Stadia Industry Falling Short of Customer Food and Drink Expectations
17th April 2019Share
A new study commissioned by multi-discipline brand and interior design consultancy, Harrison, and data experts, CGA, has revealed that UK sports arenas and stadiums are falling short of customer expectations, failing to keep up with changing consumer habits and when it comes to food and drink, over 50% of consumers rate the food and drink on offer as either ‘okay’, ‘poor’ or ‘awful’.
The research – which pairs CGA’s knowledge of Britain’s out of home eating and drinking market with Harrison’s expertise in hospitality architecture, design and branding – provides a much-needed analysis of the current food and drink provision in stadia across the UK in relation to changing consumer demands.
The in-depth study also reveals that of the 12.1 million British adults who have visited a major sports arena in the last 12 months, as many as 70% are male and nearly 60% are white-collar workers. Their average monthly eating and drinking outspend is £113.48 – 27% more than the national average – and half of them (51%) drink out weekly, compared to a third (33%) of the wider adult population.
Over 54% consider themselves to be foodies, against a national average of 49%, and more than two in three (71%) say they take a keen interest in food and drink.
What’s more, 68% of stadia consumers say they proactively try to lead a healthy lifestyle and 69% attempt to live in an environmentally-friendly way.
Despite having more disposable income, 42% of consumers cited expensive food and drink as their biggest frustration when visiting stadia, with 38% citing lengthy queues as a common annoyance, and one in five (18%) saying poor Wi-Fi service is a big irritation.
Commenting on the results, Philip Harrison, founder and marketing director at Harrison, said: “The findings from this report indicate three very clear demands from stadia consumers: better quality of food and drink, better value and better service.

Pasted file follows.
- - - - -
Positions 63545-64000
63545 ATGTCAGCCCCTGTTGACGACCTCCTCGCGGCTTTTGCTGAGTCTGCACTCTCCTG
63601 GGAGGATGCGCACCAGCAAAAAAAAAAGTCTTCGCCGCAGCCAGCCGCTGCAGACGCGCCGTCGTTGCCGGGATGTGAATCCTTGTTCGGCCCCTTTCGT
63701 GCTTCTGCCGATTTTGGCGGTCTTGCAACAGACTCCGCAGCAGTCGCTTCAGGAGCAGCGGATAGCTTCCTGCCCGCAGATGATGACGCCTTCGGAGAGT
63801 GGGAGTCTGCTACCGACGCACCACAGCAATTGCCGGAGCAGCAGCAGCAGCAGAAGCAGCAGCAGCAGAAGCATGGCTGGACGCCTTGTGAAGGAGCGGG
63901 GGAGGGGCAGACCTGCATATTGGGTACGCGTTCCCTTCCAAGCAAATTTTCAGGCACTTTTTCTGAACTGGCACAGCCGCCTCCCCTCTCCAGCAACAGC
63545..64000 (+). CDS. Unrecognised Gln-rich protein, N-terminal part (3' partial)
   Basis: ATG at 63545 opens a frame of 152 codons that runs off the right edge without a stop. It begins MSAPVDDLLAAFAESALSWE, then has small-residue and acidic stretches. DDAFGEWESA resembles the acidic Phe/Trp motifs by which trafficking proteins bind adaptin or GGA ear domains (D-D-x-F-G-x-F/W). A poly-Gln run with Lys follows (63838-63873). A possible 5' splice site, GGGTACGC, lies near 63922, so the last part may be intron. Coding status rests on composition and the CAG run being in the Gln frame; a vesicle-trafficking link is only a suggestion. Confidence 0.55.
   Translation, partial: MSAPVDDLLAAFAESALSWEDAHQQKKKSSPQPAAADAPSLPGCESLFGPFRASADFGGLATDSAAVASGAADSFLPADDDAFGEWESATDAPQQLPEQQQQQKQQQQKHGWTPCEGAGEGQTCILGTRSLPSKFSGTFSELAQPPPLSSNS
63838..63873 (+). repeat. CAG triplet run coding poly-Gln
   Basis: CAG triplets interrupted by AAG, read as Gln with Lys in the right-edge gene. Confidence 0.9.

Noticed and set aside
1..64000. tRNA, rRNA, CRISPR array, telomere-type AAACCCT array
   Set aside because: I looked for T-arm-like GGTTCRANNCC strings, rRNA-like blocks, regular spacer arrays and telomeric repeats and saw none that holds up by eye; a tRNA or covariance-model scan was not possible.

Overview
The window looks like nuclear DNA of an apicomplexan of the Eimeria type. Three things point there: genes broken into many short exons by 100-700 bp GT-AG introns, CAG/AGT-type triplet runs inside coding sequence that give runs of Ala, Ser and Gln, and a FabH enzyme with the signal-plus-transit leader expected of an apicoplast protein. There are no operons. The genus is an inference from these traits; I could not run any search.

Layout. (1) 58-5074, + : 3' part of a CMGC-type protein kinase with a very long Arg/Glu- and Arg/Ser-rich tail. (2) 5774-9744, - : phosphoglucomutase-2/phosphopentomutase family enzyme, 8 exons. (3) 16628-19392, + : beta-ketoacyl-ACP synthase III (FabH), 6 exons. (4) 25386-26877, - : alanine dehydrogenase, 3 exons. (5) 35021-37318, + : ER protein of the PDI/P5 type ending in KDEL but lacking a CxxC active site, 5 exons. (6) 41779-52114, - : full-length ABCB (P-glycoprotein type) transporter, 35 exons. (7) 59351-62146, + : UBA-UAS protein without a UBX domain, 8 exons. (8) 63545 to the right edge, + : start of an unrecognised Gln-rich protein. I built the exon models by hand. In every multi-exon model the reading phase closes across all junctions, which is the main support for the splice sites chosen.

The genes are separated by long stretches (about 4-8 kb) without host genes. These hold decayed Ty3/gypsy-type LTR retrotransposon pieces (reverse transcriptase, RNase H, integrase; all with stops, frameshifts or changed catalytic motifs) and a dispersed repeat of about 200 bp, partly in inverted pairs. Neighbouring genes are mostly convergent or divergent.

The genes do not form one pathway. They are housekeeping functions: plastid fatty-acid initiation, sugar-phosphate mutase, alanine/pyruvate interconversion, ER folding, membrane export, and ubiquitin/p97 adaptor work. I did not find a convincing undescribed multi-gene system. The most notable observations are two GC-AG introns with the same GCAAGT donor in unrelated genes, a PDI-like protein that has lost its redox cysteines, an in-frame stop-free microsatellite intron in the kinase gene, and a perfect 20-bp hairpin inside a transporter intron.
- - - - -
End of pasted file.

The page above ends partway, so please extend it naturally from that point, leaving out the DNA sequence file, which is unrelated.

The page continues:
“Some stadia – for example, Wembley or Carrow Road, in Norwich – are leading the way when it comes to expanding and diversifying their F&B offerings, but many venues have not kept pace with the evolution in out-of-home eating and drinking, and are falling well short of their customers’ expectations. The US is ahead of the curve, their stadia events can be an all-day affair and clearly there are best practices that need to be reflected in the UK.
“Stadia operators, retailers and designers must meet these changing consumer demands and expectations if they are to improve customer satisfaction and ultimately increase their sales in the years ahead.”
Karl Chessell, business unit director for food and retail at CGA, said: “This report highlights the huge potential for stadia to increase their food and drink sales. CGA’s data shows that consumers have money in their pockets to spend on snacks, meals and drinks as part of their day or evening out—but it is all too often a time-consuming, expensive and poor quality experience. With more than two-thirds of stadia-goers considering themselves knowledgeable about food and drink, it is clear that menus, service and value in many venues are simply not good enough yet.
“But our research also shows that things are changing. Forward-thinking stadia in the UK and US, as well as dynamic casual dining and bar brands, show how it is possible to make eating and drinking out compelling and memorable, and technology is adding exciting new ways to improve engagement and efficiency even further. By understanding the key trends and learning from others, all stadia operators can make food and drink a bigger part of their revenues.”
A Full white paper available on request via www.harrison.hn